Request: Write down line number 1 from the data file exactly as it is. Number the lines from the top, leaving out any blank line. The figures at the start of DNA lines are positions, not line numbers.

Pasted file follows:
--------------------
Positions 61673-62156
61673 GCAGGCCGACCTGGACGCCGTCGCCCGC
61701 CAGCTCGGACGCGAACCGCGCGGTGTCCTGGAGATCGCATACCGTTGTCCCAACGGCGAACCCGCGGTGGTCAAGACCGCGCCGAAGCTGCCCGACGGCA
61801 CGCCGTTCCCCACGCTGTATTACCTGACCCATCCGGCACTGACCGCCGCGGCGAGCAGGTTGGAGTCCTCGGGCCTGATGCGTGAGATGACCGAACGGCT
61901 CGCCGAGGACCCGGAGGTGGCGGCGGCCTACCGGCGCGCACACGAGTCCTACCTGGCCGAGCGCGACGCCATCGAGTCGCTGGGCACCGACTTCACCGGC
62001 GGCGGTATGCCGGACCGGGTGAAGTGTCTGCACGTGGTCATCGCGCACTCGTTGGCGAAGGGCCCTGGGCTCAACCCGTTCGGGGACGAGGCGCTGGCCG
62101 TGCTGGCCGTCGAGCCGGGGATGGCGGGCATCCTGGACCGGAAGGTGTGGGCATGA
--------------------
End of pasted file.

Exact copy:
Positions 61673-62156